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GPU Instancing

Discussion in '5.4 Beta' started by djarcas, Dec 29, 2015.

  1. djarcas

    djarcas

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  2. yuanxing_cai

    yuanxing_cai

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    There are dozens of reasons for the breaking of a batch, and honestly most of the time we ourselves can't tell without debugging the native engine code. The solution we are currently discussing is to add some extra information to each batch in Frame Debugger to indicate "why the heck this is another new draw call", this way you as the user could have an idea about what's happening under the hood and potentially optimize your scene setup to make it more batching friendly. This of course will take some time to implement, but we are seriously considering doing it.
     
  3. hippocoder

    hippocoder

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    Yeah lots more tools for diagnostics across the board, across Unity, enable the developer to make Unity games look better. It's indirect but it's a measurable thing...
     
    PeterB likes this.
  4. Riderfan

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    I would imagine that's quite true when dealing with a more complex object like that posters wheeled vehical. But I've shown that there are problems simply Instancing 10,000 2tri / 4 vert planes with no textures, and just using just a default material with the Unity generated stock Instancing shader. It's the simplest object we could possibly have created.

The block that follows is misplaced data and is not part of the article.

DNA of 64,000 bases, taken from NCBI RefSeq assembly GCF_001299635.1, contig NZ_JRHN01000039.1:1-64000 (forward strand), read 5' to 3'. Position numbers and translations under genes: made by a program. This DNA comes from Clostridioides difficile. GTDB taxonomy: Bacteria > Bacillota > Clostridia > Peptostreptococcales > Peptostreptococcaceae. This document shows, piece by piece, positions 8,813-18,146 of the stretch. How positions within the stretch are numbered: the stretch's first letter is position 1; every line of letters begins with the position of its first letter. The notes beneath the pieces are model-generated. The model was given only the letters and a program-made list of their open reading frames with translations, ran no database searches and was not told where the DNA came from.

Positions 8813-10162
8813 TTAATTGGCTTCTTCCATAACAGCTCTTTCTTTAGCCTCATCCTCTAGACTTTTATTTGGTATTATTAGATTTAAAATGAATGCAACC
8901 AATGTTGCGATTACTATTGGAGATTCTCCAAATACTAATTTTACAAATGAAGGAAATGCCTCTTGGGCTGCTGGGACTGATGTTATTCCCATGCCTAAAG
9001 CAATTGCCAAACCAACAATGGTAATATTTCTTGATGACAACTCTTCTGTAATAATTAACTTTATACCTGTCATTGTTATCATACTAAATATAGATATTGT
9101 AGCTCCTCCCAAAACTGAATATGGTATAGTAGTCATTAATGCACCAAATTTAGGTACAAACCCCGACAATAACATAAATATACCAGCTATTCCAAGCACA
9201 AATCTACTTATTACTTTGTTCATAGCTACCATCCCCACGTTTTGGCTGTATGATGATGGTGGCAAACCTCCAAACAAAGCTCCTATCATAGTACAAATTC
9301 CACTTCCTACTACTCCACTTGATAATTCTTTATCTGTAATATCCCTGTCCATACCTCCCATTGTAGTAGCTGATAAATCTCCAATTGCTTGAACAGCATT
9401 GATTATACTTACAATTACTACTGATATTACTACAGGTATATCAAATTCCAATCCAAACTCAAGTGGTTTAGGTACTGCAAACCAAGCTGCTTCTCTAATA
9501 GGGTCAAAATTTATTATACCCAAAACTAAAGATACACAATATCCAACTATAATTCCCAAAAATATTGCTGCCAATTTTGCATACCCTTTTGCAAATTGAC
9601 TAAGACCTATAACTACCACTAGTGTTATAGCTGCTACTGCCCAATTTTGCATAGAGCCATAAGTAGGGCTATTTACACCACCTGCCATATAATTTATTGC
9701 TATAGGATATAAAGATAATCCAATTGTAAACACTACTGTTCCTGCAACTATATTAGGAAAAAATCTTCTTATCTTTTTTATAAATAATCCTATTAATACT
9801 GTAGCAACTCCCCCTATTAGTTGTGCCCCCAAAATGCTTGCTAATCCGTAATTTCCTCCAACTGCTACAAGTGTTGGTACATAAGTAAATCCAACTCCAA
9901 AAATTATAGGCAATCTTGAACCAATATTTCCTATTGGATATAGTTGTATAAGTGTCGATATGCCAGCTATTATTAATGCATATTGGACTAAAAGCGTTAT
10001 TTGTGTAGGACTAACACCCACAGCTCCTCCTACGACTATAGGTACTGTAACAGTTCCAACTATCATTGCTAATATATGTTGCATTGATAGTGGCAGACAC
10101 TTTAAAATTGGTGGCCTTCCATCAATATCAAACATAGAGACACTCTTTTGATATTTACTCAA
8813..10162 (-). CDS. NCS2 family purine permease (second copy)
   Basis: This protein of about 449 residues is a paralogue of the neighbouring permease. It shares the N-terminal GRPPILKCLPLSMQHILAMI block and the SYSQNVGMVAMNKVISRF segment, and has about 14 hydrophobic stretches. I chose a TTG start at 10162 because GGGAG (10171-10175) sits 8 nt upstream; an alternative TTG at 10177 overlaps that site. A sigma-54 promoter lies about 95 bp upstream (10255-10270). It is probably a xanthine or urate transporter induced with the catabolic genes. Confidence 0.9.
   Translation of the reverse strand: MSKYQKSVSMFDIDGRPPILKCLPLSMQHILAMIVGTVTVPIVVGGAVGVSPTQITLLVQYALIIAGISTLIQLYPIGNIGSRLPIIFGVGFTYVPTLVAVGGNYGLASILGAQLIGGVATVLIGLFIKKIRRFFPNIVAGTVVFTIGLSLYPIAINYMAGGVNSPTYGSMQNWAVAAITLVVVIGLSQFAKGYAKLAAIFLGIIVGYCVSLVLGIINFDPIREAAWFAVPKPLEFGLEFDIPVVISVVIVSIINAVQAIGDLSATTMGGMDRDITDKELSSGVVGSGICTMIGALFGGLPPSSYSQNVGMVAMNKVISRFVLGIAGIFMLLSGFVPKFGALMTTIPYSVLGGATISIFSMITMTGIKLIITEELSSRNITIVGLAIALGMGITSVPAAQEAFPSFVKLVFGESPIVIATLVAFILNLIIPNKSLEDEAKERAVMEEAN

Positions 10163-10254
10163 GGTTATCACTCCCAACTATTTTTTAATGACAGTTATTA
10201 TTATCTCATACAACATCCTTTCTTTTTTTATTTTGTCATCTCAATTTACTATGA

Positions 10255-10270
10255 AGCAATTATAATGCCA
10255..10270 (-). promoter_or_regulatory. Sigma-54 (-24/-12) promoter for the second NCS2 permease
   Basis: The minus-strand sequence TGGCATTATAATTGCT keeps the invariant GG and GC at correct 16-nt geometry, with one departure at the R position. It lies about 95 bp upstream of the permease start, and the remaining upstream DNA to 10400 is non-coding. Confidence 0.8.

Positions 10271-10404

Lack of working mesh instancing - on all platforms - has become our #1 issue right now.

    Unity released the final build of 5.4 today (or last night depending on where you are) and yet this feature isn't complete.
     
  5. hippocoder

    hippocoder

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    This is a bit out of scope but one major thing I would love is some profiling for shaders / bandwidth etc.
     
  6. Arowx

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    Cube Mark Results For Comparison

    5.3.5f1



    5.4.RC2 using Instancing



    Note this is on my aging hardware and only applied to spinning cubes, so mileage may vary.
     
  7. Riderfan

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    How would you feel about letting me send you a sample project of mine and running tests on your system so that we can compare results?

    I'm only getting about 25 frames a second with 10k 2D, camera face planes. My rig is hardly bleeding edge, but it should be doing better than that.

    if you're getting 60FPS with about 58k cubes, I should be getting at least that with just 10k forward facing planes.

    thanks
     
  8. Arowx

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  9. Riderfan

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    Thanks!

    Gave it a run and there's definately something strange happening. My numbers are lower than yours simply becuase my video card isn't as good. But still, these numbers are waaayyyy higher than I'm getting on my tests.